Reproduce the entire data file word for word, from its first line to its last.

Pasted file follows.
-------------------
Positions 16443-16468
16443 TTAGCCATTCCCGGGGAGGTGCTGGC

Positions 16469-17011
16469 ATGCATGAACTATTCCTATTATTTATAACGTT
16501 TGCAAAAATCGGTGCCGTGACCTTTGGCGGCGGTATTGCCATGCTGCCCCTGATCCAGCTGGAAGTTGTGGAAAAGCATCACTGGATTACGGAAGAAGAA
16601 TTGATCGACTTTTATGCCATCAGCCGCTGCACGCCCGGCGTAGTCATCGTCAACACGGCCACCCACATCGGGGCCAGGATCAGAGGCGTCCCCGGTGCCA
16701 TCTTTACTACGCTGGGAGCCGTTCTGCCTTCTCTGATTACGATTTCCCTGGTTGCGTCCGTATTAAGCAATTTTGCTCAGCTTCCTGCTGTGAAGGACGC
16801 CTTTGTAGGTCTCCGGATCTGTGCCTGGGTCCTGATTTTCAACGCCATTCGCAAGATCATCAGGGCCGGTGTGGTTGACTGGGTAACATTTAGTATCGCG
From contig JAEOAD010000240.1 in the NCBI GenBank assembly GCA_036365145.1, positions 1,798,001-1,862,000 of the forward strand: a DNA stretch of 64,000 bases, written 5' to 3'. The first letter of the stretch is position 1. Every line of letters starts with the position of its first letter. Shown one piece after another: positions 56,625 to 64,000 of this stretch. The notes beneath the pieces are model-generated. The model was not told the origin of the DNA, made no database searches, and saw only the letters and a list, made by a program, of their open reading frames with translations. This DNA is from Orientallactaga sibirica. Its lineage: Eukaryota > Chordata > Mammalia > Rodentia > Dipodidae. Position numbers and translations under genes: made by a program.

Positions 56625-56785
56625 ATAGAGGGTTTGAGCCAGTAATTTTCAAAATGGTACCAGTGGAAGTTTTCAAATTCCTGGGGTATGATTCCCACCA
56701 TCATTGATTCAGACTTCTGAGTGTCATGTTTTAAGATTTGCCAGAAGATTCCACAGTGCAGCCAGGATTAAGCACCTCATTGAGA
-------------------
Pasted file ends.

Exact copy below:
Positions 16443-16468
16443 TTAGCCATTCCCGGGGAGGTGCTGGC

Positions 16469-17011
16469 ATGCATGAACTATTCCTATTATTTATAACGTT
16501 TGCAAAAATCGGTGCCGTGACCTTTGGCGGCGGTATTGCCATGCTGCCCCTGATCCAGCTGGAAGTTGTGGAAAAGCATCACTGGATTACGGAAGAAGAA
16601 TTGATCGACTTTTATGCCATCAGCCGCTGCACGCCCGGCGTAGTCATCGTCAACACGGCCACCCACATCGGGGCCAGGATCAGAGGCGTCCCCGGTGCCA
16701 TCTTTACTACGCTGGGAGCCGTTCTGCCTTCTCTGATTACGATTTCCCTGGTTGCGTCCGTATTAAGCAATTTTGCTCAGCTTCCTGCTGTGAAGGACGC
16801 CTTTGTAGGTCTCCGGATCTGTGCCTGGGTCCTGATTTTCAACGCCATTCGCAAGATCATCAGGGCCGGTGTGGTTGACTGGGTAACATTTAGTATCGCG
From contig JAEOAD010000240.1 in the NCBI GenBank assembly GCA_036365145.1, positions 1,798,001-1,862,000 of the forward strand: a DNA stretch of 64,000 bases, written 5' to 3'. The first letter of the stretch is position 1. Every line of letters starts with the position of its first letter. Shown one piece after another: positions 56,625 to 64,000 of this stretch. The notes beneath the pieces are model-generated. The model was not told the origin of the DNA, made no database searches, and saw only the letters and a list, made by a program, of their open reading frames with translations. This DNA is from Orientallactaga sibirica. Its lineage: Eukaryota > Chordata > Mammalia > Rodentia > Dipodidae. Position numbers and translations under genes: made by a program.

Positions 56625-56785
56625 ATAGAGGGTTTGAGCCAGTAATTTTCAAAATGGTACCAGTGGAAGTTTTCAAATTCCTGGGGTATGATTCCCACCA
56701 TCATTGATTCAGACTTCTGAGTGTCATGTTTTAAGATTTGCCAGAAGATTCCACAGTGCAGCCAGGATTAAGCACCTCATTGAGA